Office 365 Customer Decision Framework

This has been a brutal week. First Rex Grossman gets benched and then Jahvid Best might be out for the rest of the year. There goes my fantasy football team. What did you say? True... I probably didn't have a real good chance winning the championship with Rex at the helm anyways. Only if I could have had a crystal ball on draft day to predict these outcomes... Well Microsoft has that crystal ball and it's used if an organization is interested in Office 365. If you've been talking to a Microsoft sales representative or a Microsoft partner about Office 365, chances are you're probably familar with the Customer Decision Framework. In short, it's pretty prescriptive guidance on how Microsoft will ensure you are the right candidate to move to Office 365 or in my layman terms, it's a tool to ensure Microsoft isn't wasting sales resources on organizations that are not a right fit for Office 365.

Imagine a MSFT sales rep spending 12 months pitching Office 365 to an organization and when they are about to sign the deal, here comes the Chief Security Officer (CSO) with a ton of concerns around data privacy, data center security, background checks on MSFT data center employees, ISO27001 and SAS70 certification and the list goes on and on. The CSO just isn't comfortable with the solution and will never be so that deal dies right there. The other case which in my opinion is much worse is the sale goes through and the organization migrates into Office 365 but the organization realizes that what they bought isn't exactly what they expected. Example, maybe they don't like MSFT's security policy and were told that MSFT was flexible and it could be changed, or maybe they believed they have the right to audit MSFT's data centers or maybe they thought they could customize the UIs. These are some of the discussions that occur early on in the sales cycle versus finding out about it right before a deal is going to close or after a deal has closed.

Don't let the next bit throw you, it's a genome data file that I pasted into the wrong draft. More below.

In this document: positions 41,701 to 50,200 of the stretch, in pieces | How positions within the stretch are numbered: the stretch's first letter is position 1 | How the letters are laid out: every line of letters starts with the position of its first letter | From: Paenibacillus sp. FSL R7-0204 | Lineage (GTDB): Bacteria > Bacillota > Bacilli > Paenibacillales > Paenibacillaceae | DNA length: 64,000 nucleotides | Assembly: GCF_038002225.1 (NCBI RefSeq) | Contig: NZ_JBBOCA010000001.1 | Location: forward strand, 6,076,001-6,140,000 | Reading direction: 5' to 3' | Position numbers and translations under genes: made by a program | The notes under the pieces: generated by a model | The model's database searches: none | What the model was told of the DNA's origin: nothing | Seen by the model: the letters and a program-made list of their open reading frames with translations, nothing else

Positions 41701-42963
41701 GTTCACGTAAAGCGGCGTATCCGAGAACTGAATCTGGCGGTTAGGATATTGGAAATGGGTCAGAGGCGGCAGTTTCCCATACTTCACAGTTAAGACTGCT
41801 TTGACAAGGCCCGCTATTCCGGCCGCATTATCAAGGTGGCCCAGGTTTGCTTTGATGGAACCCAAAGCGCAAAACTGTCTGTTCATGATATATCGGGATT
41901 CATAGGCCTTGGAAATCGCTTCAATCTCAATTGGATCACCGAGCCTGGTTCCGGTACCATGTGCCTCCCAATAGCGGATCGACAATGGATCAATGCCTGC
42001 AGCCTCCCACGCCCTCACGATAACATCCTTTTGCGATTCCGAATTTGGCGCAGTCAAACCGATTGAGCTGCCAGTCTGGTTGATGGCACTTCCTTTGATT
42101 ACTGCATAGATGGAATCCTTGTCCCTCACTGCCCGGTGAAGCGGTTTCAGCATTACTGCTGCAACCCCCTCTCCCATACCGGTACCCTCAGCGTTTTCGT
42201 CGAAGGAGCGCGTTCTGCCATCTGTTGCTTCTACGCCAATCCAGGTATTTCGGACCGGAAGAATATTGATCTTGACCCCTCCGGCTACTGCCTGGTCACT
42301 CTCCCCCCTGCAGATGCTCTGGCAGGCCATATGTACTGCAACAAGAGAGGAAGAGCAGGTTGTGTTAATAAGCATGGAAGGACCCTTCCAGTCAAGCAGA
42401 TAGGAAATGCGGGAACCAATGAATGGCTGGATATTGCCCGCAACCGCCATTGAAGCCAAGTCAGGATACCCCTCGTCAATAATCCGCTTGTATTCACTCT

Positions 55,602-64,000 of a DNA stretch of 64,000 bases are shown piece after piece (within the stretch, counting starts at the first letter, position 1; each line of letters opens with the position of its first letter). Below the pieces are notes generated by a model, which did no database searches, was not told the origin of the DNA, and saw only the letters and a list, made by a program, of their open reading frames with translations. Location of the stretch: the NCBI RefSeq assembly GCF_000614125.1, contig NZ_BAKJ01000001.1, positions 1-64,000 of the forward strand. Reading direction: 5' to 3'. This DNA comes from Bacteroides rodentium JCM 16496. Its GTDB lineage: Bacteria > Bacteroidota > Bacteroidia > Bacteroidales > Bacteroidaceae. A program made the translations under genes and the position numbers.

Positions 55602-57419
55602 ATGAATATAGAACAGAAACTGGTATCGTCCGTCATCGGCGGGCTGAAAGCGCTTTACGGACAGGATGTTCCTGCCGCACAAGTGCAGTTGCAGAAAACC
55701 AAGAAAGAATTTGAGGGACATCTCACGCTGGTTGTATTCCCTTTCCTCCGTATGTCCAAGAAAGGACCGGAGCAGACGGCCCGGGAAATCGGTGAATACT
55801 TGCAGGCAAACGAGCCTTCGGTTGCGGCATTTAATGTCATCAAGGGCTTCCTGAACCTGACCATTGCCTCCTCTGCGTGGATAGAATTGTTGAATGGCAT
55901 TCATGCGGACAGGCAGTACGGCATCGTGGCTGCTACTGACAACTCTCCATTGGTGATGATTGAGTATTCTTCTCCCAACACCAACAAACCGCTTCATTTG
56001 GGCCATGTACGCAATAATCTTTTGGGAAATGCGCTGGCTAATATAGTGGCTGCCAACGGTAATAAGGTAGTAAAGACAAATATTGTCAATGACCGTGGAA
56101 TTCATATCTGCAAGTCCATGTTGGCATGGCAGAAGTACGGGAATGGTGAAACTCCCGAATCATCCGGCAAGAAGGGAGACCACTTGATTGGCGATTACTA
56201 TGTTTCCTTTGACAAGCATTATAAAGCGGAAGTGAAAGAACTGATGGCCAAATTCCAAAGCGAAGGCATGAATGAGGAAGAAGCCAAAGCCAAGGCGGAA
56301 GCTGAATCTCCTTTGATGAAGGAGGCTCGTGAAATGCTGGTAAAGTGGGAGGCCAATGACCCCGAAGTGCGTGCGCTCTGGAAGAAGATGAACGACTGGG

At first it's easy to think this is all about MSFT and it is but I personally am in favor of it. It allows MSFT to educate the organization and involve all the key stakeholders upfront so no one is wasting each others time in purchasing a solution that simply isn't a right fit. I don't know about you guys but my time is precious. Can't you guys tell I've got football to watch   If you've got any personal experiences with the Customer Decision Framework or want to rub the fact that your fantasy football team is doing better than mine (2 - 4), then drop me a line.

Regards,

Tri

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